Perfectional to Pericope
(Per*fec"tion*al) a. Of or pertaining to perfection; characterized by perfection. [R.] Bp. Pearson.
(Per*fec"tion*ate) v. t. To perfect. Dryden.
(Per*fec"tion*ism) n. The doctrine of the Perfectionists.
(Per*fec"tion*ist), n. One pretending to perfection; esp., one pretending to moral perfection; one
who believes that persons may and do attain to moral perfection and sinlessness in this life. South.
(Per*fec"tion*ment) n. [Cf. F. perfectionnement.] The act of bringing to perfection, or
the state of having attained to perfection. [R.] I. Taylor.
(Per*fect"ive) a. Tending or conducing to make perfect, or to bring to perfection; usually
followed by of. "A perfective alteration." Fuller.
Actions perfective of their natures.Ray.
(Per*fec"tive*ly), adv. In a perfective manner.
(Per"fect*ly) adv. In a perfect manner or degree; in or to perfection; completely; wholly; throughly; faultlessly.
"Perfectly divine." Milton.
As many as touched were made perfectly whole.Matt. xiv. 36.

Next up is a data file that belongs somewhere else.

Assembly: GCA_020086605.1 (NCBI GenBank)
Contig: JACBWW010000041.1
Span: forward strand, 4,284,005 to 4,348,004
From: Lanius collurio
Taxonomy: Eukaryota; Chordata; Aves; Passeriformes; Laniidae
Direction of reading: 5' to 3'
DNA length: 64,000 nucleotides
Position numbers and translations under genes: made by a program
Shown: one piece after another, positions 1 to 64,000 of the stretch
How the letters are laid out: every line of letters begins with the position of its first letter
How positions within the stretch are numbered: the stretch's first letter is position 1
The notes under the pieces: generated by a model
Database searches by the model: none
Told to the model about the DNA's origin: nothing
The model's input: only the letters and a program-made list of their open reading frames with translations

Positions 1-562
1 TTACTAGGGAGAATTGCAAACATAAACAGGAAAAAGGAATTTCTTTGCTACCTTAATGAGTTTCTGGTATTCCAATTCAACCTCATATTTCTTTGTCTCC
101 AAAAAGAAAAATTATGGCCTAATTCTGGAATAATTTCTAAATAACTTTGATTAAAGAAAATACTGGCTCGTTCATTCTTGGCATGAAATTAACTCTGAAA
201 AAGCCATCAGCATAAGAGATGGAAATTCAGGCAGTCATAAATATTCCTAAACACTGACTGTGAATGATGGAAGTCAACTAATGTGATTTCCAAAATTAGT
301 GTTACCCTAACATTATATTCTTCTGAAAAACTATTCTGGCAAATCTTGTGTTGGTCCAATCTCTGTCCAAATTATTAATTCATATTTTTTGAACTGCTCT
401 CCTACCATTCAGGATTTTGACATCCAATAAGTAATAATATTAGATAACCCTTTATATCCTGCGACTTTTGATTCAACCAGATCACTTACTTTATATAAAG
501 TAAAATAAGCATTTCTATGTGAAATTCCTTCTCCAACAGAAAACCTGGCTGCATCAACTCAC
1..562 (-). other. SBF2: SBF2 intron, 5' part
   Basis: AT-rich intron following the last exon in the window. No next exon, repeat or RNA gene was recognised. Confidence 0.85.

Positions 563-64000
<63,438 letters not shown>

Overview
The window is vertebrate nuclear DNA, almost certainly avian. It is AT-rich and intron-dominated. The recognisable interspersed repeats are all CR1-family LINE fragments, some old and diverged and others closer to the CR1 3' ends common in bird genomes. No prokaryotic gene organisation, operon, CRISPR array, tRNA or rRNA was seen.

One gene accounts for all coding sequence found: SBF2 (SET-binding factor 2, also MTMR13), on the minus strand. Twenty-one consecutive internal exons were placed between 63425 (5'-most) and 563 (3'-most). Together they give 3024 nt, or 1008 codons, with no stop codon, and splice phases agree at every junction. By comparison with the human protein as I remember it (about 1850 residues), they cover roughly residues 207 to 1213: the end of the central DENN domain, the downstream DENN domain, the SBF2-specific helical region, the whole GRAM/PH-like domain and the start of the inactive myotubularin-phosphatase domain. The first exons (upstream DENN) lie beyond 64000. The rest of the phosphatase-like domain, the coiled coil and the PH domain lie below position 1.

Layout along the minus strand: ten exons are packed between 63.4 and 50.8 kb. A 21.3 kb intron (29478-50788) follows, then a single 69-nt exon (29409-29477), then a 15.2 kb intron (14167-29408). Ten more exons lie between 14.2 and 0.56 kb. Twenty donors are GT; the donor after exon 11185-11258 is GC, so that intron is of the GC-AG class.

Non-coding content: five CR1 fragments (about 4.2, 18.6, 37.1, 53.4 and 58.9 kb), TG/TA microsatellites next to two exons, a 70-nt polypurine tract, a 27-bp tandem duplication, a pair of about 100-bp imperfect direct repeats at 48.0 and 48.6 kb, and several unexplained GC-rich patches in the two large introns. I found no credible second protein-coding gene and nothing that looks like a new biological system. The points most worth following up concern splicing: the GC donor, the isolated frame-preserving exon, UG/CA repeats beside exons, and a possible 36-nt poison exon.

(Per"fect*ness), n. The quality or state of being perfect; perfection. "Charity, which is the
bond of perfectness." Col. iii. 14.
(Per*fer"vid) a. [Pref. per- + fervid.] Very fervid; too fervid; glowing; ardent.
(Per*fi"cient) a. [L. perficiens, p. pr. of perficere to perform. See Perfect.] Making or doing
throughly; efficient; effectual. [R.] Blackstone.
(Per*fi"cient), n. One who performs or perfects a work; especially, one who endows a charity.
(Per*fid"i*ous) (per*fid"i*us; 277), a. [L. perfidious.]
1. Guilty of perfidy; violating good faith or vows; false to trust or confidence reposed; teacherous; faithless; as,
a perfidious friend. Shak.
2. Involving, or characterized by, perfidy. "Involved in this perfidious fraud." Milton.
(Per*fid"i*ous*ly), adv. In a perfidious manner.
(Per*fid"i*ous*ness), n. The quality of being perfidious; perfidy. Clarendon.
(Per"fi*dy) n.; pl. Perfidies (- diz). [L. perfidia, fr. L. perfidus faithless; per (cf. Skr. para
away) + fides faith: cf. F. perfidie. See Faith.] The act of violating faith or allegiance; violation of a
promise or vow, or of trust reposed; faithlessness; treachery.
The ambition and perfidy of tyrants.Macaulay.
His perfidy to this sacred engagement.DeQuincey.
(Per"fit) a. Perfect. [Obs.] Chaucer.
(Per*fix") v. t. [Pref. per- + fix.] To fix surely; to appoint. [Obs.]